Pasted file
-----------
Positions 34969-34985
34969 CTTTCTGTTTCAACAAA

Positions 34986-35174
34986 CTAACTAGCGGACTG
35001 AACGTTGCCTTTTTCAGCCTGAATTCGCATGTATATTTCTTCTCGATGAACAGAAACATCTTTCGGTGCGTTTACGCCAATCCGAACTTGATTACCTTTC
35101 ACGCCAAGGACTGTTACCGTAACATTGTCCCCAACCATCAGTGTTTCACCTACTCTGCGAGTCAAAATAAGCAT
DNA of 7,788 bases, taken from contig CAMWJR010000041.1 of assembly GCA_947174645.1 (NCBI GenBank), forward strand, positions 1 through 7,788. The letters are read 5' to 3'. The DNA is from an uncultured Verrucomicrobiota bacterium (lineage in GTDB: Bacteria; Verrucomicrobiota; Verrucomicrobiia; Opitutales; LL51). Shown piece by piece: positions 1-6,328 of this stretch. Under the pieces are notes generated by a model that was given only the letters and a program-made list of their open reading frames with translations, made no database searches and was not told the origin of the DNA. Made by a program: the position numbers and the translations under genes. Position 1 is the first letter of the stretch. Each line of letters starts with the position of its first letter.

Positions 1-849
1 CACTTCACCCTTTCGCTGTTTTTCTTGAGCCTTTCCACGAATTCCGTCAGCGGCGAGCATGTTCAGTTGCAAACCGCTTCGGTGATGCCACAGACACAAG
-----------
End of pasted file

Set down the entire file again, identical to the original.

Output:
Positions 34969-34985
34969 CTTTCTGTTTCAACAAA

Positions 34986-35174
34986 CTAACTAGCGGACTG
35001 AACGTTGCCTTTTTCAGCCTGAATTCGCATGTATATTTCTTCTCGATGAACAGAAACATCTTTCGGTGCGTTTACGCCAATCCGAACTTGATTACCTTTC
35101 ACGCCAAGGACTGTTACCGTAACATTGTCCCCAACCATCAGTGTTTCACCTACTCTGCGAGTCAAAATAAGCAT
DNA of 7,788 bases, taken from contig CAMWJR010000041.1 of assembly GCA_947174645.1 (NCBI GenBank), forward strand, positions 1 through 7,788. The letters are read 5' to 3'. The DNA is from an uncultured Verrucomicrobiota bacterium (lineage in GTDB: Bacteria; Verrucomicrobiota; Verrucomicrobiia; Opitutales; LL51). Shown piece by piece: positions 1-6,328 of this stretch. Under the pieces are notes generated by a model that was given only the letters and a program-made list of their open reading frames with translations, made no database searches and was not told the origin of the DNA. Made by a program: the position numbers and the translations under genes. Position 1 is the first letter of the stretch. Each line of letters starts with the position of its first letter.

Positions 1-849
1 CACTTCACCCTTTCGCTGTTTTTCTTGAGCCTTTCCACGAATTCCGTCAGCGGCGAGCATGTTCAGTTGCAAACCGCTTCGGTGATGCCACAGACACAAG